Oil prices fell toward $78 a barrel Monday as the threat to crude production in the Gulf of Mexico from tropical storm Bonnie diminished and investors awaited economic data from the United States.
By early afternoon in Europe, benchmark crude for September delivery was down 56 cents at $78.42 a barrel in electronic trading on the New York Mercantile Exchange. The contract fell 32 cents to settle at $78.98 on Friday.
Most Asian stock markets rose Monday, taking heart from a 3-percent rally in the Dow Jones industrial average over the final two trading sessions of last week, but bourses in Europe were mostly lower. Oil traders often look to equities as a guidepost of overall investor sentiment.
The Dow rose to a one-month high Friday after most companies reported impressive earnings during the first two weeks of the second-quarter corporate earnings season. Investors will be eyeing results this week from insurer Aetna, drug company Merck and Southwest Airlines along with data on housing, employment and consumer demand.
Bonnie, which was a tropical storm Friday, petered out when it reached the Gulf of Mexico and didn't damage any of the region's oil installations. However, the threat of Bonnie caused companies to evacuate offshore rig workers and temporarily shut down some crude production.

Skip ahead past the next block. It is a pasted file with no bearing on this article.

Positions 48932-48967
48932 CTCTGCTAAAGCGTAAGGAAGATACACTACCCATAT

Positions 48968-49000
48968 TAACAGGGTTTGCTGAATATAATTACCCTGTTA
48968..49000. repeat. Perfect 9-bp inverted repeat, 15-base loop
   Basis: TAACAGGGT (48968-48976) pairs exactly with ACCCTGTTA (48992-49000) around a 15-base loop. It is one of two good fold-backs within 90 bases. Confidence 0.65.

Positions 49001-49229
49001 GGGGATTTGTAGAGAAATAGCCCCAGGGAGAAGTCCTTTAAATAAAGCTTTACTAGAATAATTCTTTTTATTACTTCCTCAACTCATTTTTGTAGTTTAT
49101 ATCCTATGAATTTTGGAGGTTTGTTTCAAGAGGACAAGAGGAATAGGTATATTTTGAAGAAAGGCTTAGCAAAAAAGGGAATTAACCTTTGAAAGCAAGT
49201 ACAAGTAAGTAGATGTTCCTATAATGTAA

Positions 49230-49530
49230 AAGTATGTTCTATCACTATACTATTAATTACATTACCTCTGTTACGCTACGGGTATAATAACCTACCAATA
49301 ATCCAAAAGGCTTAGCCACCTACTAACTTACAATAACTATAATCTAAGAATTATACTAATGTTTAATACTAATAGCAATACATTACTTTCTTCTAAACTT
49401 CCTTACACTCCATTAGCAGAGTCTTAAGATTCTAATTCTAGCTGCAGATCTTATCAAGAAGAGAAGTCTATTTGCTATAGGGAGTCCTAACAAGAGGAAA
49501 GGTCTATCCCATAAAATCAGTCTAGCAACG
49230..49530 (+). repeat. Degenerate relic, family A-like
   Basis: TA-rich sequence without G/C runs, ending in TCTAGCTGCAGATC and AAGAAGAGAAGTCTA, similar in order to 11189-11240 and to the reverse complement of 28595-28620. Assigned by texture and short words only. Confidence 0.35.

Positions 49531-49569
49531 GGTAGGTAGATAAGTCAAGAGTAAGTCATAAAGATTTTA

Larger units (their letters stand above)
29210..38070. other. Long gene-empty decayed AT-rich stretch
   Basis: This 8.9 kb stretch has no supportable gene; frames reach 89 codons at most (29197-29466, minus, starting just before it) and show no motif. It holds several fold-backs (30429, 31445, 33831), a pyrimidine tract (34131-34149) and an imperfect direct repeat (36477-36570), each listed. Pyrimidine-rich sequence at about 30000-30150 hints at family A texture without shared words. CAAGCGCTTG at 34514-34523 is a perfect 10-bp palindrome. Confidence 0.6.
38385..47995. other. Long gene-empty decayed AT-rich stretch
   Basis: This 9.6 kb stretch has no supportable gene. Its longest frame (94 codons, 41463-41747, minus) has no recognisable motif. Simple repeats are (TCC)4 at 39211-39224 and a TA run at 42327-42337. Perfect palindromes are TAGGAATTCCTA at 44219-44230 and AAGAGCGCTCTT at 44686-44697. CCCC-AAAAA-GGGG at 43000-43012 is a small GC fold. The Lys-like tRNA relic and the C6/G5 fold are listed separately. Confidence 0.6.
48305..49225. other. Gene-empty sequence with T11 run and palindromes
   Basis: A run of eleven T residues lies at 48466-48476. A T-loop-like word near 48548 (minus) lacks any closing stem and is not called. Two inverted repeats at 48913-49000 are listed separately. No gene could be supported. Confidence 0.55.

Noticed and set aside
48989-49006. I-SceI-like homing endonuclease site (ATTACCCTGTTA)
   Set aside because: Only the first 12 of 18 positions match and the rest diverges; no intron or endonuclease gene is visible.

Despite easing Monday, oil prices were still near the 11-week high of $79.60 reached on Friday, perplexing analysts.
"There is plenty of crude, mountains of distillate and more than enough gasoline in storage to make it through a couple ferocious storms," said a report from U.S. energy consultancy Cameron Hanover. "Traders and investors continue to like buying oil, for reasons that are not immediately or readily apparent to those steeped in fundamental knowledge."
In other Nymex trading in August contracts, heating oil fell 1.05 cents to $2.0400 a gallon, gasoline dropped 2.41 cents to $2.0981 a gallon and natural gas slid 3.7 cents to $4.543 per 1,000 cubic feet.
In London, Brent crude was down 48 cents to $76.97 a barrel on the ICE Futures exchange.
Associated Press writer Alex Kennedy in Singapore contributed to this report.